Alvin Bernard Krongard, the CIA’s executive director from 2001 to 2004 was interviewed for the documentary and was asked if he thought waterboarding and putting a detainee in painful stress positions amounted to torture. He replies “So I assume for, without getting into semantics, that’s torture. I’m comfortable with saying that.” He says “we had to do something.” Again, he reiterates that America had no choice but to use torture in the aftermath of 9/11.
At this point of the documentary, the presenter could have said that regardless of the circumstances, torture can never be justified. Yet, they did not. Additionally, could you imagine if a state official from another country defended the use of torture in such a brazen manner what the reaction would be? There would be an outcry by large sections of the public and media for accountability of the perpetrators and architects of the use of torture.
The Chair of the Senate Intelligence Committee, Senator Dianne Feinstein was asked to comment on the CIA’s use of torture. Commenting on the use of torture she states the “programme was really poorly done, poorly managed, poorly carried out. That there was no actionable intelligence.” Would the use of torture be justified had there been actionable intelligence? No, it would not have been. Again, the debate is framed in the context of whether the torture programme was administered in a professional manner and whether actionable intelligence was gained.
In December 2014, the Senate Intelligence Committee released their Committee Study of the Central Intelligence Agency’s Detention and Interrogation Programme, colloquially known as the “The CIA Torture Report”. While there have been admissions of the use of torture, no-one has been brought to account. However, CAT obligates states to prosecute crimes of torture. If countries sincerely believe that torture is wrong, they would seek to hold to account those that designed the CIA’s programme of torture, the people who used the methods on detainees and the people in power who sanctioned its use.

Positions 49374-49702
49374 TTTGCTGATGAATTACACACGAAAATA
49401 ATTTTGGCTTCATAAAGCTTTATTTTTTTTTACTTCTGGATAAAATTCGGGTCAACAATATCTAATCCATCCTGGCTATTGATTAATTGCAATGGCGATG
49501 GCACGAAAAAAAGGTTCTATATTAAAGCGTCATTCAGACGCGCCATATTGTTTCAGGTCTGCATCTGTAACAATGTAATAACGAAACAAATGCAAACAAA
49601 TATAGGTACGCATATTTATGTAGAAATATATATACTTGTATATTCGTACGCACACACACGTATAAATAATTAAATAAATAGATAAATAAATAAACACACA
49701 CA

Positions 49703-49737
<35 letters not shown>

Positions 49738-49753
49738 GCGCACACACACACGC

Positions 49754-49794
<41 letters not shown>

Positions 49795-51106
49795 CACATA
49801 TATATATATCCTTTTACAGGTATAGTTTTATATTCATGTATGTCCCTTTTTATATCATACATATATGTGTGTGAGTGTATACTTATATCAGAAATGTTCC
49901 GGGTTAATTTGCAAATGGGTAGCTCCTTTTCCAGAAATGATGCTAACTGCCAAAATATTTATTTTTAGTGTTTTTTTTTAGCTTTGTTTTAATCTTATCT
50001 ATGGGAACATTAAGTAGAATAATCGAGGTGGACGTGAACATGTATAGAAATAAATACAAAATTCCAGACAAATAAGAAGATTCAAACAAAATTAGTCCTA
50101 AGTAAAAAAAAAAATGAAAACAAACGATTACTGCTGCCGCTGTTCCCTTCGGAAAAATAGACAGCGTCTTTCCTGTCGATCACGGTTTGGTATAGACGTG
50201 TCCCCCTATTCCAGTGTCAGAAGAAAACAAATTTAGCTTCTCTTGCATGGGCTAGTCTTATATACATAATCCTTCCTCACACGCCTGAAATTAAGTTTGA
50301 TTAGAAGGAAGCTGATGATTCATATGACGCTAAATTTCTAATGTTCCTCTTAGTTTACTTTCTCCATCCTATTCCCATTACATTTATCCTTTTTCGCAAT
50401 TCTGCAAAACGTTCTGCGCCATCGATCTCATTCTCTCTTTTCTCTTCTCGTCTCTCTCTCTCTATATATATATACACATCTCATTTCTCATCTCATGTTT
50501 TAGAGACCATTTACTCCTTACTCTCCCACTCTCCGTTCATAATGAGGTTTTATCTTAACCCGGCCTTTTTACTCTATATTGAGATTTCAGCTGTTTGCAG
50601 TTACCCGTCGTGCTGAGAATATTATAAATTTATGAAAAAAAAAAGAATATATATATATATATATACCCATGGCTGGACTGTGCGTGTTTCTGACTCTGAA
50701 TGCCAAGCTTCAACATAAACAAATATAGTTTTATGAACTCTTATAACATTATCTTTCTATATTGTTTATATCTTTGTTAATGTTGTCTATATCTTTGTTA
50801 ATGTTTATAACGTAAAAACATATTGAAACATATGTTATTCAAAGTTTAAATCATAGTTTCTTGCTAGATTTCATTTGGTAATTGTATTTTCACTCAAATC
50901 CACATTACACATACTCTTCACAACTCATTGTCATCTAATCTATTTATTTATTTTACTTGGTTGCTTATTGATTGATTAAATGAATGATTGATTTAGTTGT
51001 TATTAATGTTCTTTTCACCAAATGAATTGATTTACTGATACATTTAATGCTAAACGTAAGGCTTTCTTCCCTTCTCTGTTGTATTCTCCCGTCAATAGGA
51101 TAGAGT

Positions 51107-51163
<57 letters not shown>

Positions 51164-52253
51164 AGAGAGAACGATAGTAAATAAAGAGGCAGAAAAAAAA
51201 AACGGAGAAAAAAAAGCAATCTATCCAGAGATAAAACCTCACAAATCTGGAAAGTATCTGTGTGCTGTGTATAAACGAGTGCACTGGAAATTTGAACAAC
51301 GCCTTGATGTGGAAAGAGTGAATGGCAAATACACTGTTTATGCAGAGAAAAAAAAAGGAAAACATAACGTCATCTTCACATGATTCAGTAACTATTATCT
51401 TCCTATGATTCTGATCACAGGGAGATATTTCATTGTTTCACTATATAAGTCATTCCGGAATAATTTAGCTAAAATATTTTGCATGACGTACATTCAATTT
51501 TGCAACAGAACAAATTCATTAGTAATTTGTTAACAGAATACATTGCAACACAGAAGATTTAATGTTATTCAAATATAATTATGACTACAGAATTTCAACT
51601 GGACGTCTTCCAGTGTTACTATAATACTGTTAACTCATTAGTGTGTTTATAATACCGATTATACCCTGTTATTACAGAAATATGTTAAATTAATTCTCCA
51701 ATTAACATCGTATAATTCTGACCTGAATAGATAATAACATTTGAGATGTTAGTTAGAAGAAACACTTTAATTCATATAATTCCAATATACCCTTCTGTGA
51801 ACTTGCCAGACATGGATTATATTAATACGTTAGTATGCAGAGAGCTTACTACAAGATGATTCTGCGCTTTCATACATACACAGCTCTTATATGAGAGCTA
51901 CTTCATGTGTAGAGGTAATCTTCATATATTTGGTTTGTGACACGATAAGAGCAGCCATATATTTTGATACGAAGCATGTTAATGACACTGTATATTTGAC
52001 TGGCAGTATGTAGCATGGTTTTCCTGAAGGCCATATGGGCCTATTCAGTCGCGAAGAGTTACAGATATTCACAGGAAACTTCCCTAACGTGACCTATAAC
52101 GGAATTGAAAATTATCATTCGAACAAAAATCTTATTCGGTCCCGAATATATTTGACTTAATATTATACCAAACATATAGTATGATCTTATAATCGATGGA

And what of Britain’s role in torture? Mr. Kongrad was asked whether British intelligence knew torture was going to be used in interrogations. He comments “It’s hard for me to think that they didn’t, they’re professional intelligence people, I mean obviously.” The Foreign Office was requested by Panorama to take part in the programme, which they refused. Instead they provided a comment where they said “we stand firmly against torture and cruel, inhuman and degrading treatment or punishment. We do not condone nor do we ask others to do it on our behalf.”
The words of the Foreign Office are a hollow inanity, because the reality is, the UK has been complicit in torture. The brilliant investigation conducted by advocacy group CAGE of the UK’s collusion with the Americans concerning torture highlights the nature of the UK’s involvement in this “special relationship.”
The presenter asks the question “Was it necessary to torture?” and “It is an uncomfortable truth that the torture programme did reveal a large web of detail, but was it worth it?” The answers to these questions are irrelevant. Instead, I proffer a different question, would the British and American government and the audience watching the programme tolerate the use of such interrogation techniques on their military service personnel and defend such methods as legitimate?
 Panorama: Fighting Terror with Torture (3 August 2015) <http://www.bbc.co.uk/iplayer/episode/b0656ggf/panorama-fighting-terror-with-torture> accessed 12 August 2015
 Article 7 of the International Covenant on Civil and Political Rights
 Article 3 of the European Convention of Human Rights, Article 5 of the American Convention on Human Rights, Article 5 of the African Charter on Human and Peoples’ Rights
 Article 17 of Geneva Conventions III 
 Convention against Torture and Other Cruel, Inhuman or Degrading Treatment of Punishment 
 Ibid Article 2(2)
 George Orwell, The Politics of the English Language, (first published 1946, Penguin 2013)
Panorama: Fighting Terror with Torture (3 August 2015) <http://www.bbc.co.uk/iplayer/episode/b0656ggf/panorama-fighting-terror-with-torture> accessed 12 August 2015 Asim Qureshi, Fabricating Terrorism: Bristish complicity in rendition and torture (01 March 2006)< http://www.cageuk.org/article/fabricating-terrorism-british-complicity-rendition-and-torture> accessed 12 August 2015
Alim Hasan Islam is Head of Research and Development at Prevent Watch. He holds an LLB in Law and LLM in International Law: Crime, Justice and Human Rights.